https://t.co/tlXsLXZarK
26/06/2017 9:21 PM
RT @rethinkecon: 'Going Beyond Exchange' from @TheMinskys @HeskevanDoornen https://t.co/GVNeY8gyIQ
23/06/2017 8:53 PM
RT @ChrisGiles_: Hard or soft Brexit? The six scenarios for Britain https://t.co/Fk2hj8muah via @FT
23/06/2017 8:52 PM
This is worth a read: https://t.co/gjARfKQ6JB
20/06/2017 9:58 PM
RT @PositiveMoneyUK: ...and it’s almost impossible to reduce our debts without causing a recession - Welcome to the debt trap! https://t.co…
20/06/2017 9:49 PM
@Parker_Banking The pirates are in the accendency - on the pirate scale there is no difference between Trump and Pu… https://t.co/XbxmE9OJao
17/06/2017 1:11 PM
RT @PositiveMoneyUK: Why are House Prices So High? https://t.co/kYNWqTc6kP
16/06/2017 3:57 PM
@Omearanz Tax incentives point away from productive investments - asset price inflation is not productive of itself… https://t.co/zOCXPEj93U
15/06/2017 5:00 PM
@Parker_Banking People without income and assets cannot be consumers - superfluous to economy - superfluous to soci… https://t.co/EHIOqdcNXH
15/06/2017 12:18 PM
@Parker_Banking Full of rah rah platitudes: happened before no worries.Then machines replaced muscle/debt low, now… https://t.co/SMvdIfmpi1
15/06/2017 12:15 PM
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7
MAY 12

Traded sector the fix for financial outflows




Last month’s newsletter looked at New Zealand’s current account deficit and its implications. This month I would like to have a closer look at how the current account is structured.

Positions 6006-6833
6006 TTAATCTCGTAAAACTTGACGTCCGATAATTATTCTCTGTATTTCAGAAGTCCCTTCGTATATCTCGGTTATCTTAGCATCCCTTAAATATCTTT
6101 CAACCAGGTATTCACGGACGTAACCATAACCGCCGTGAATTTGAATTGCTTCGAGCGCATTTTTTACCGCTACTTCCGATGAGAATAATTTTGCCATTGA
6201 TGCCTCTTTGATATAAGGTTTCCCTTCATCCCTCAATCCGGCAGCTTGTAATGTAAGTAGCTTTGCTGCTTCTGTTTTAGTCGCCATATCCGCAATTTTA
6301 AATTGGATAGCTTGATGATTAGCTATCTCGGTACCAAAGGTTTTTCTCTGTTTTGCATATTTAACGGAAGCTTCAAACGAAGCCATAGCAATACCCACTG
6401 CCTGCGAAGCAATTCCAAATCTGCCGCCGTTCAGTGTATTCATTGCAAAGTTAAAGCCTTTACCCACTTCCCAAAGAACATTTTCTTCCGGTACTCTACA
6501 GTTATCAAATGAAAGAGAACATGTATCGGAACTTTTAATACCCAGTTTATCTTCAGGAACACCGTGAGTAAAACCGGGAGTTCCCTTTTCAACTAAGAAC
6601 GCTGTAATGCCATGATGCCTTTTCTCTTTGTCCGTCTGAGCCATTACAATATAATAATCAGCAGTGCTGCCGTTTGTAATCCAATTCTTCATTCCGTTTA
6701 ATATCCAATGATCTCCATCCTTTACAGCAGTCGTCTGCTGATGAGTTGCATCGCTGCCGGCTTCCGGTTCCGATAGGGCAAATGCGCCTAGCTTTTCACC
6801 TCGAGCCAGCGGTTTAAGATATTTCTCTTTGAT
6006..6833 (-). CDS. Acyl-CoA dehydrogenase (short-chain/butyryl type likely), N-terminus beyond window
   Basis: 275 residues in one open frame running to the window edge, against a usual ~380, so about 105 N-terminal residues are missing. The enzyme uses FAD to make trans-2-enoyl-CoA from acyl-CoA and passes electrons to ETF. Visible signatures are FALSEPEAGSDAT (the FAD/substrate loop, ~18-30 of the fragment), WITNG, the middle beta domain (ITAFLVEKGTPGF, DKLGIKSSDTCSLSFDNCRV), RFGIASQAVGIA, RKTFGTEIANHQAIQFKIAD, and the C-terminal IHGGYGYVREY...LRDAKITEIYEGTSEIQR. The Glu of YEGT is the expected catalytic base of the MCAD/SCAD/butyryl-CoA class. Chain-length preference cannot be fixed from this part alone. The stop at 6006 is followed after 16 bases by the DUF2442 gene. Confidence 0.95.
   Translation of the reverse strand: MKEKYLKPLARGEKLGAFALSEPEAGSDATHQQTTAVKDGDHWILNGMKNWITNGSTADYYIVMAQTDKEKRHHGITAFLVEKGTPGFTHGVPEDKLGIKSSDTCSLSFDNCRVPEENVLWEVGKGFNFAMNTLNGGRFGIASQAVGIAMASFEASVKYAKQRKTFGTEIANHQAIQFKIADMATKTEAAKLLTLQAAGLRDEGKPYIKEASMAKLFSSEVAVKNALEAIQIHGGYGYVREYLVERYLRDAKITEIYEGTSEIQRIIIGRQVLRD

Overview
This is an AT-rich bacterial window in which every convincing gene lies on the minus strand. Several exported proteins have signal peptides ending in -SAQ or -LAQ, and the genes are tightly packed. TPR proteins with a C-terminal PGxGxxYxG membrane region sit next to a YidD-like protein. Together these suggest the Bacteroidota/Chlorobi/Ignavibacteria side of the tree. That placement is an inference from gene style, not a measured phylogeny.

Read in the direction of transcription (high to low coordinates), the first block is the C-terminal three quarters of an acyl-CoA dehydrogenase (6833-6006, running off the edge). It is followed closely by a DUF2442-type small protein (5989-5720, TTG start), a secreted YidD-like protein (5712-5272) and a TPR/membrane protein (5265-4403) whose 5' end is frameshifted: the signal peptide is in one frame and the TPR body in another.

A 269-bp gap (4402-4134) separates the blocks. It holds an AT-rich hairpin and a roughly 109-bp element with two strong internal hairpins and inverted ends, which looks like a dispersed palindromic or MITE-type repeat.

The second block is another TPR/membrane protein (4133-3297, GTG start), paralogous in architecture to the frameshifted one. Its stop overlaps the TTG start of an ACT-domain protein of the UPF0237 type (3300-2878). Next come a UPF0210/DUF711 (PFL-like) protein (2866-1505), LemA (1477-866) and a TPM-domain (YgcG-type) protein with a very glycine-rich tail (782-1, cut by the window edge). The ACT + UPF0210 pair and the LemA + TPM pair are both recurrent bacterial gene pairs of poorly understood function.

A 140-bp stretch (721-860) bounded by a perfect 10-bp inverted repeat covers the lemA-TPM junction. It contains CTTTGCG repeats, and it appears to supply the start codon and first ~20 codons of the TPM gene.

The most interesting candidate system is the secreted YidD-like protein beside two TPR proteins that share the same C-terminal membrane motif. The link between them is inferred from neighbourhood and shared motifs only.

The graph shows that the negative financial flows are not offset by the trade flows. The trade balance has hovered around zero over the long-term while financial outflows far exceed financial inflows. We are starting to see the same trends that existed from 2003 to 2008 redevelop and it is expected to worsen over the next few years.

These financial outflows are hard to address in the short to medium term as they stem from things like repatriated profits from foreign owned companies based in New Zealand and interest income from investments here. Over a longer term increased savings would require less investment from overseas, but this would take some time.

Essentially to get the current account back into surplus we need to start generating a large and consistent trade surplus. Better returns to exporters would lead to more investment in the external sector, and more investment will lead to higher activity: better returns require the exchange rate issue to be addressed.

Unfortunately we saw a rather unfortunate comment from John Key last month describing concern over the currency as ‘la la land stuff’. The comment was superficial and ignored the simple fact that the United States, the United Kingdom, Switzerland, Brazil, China and Singapore, to name a few, are all engaged in currency management – it seems ‘la la land’ occupies a substantial part of the planet.

If we want to grow New Zealand’s external sector we cannot afford to take a risk adverse attitude to economic policy and we cannot ignore the competitive element – that is if another country works to lower their exchange rate it puts our own traded sector at a disadvantage if we don’t respond.

To put the impact of our economic policies in perspective Switzerland had a current account surplus of $80 billion last year.


tags: current account, exchange rate, trade, financial flows
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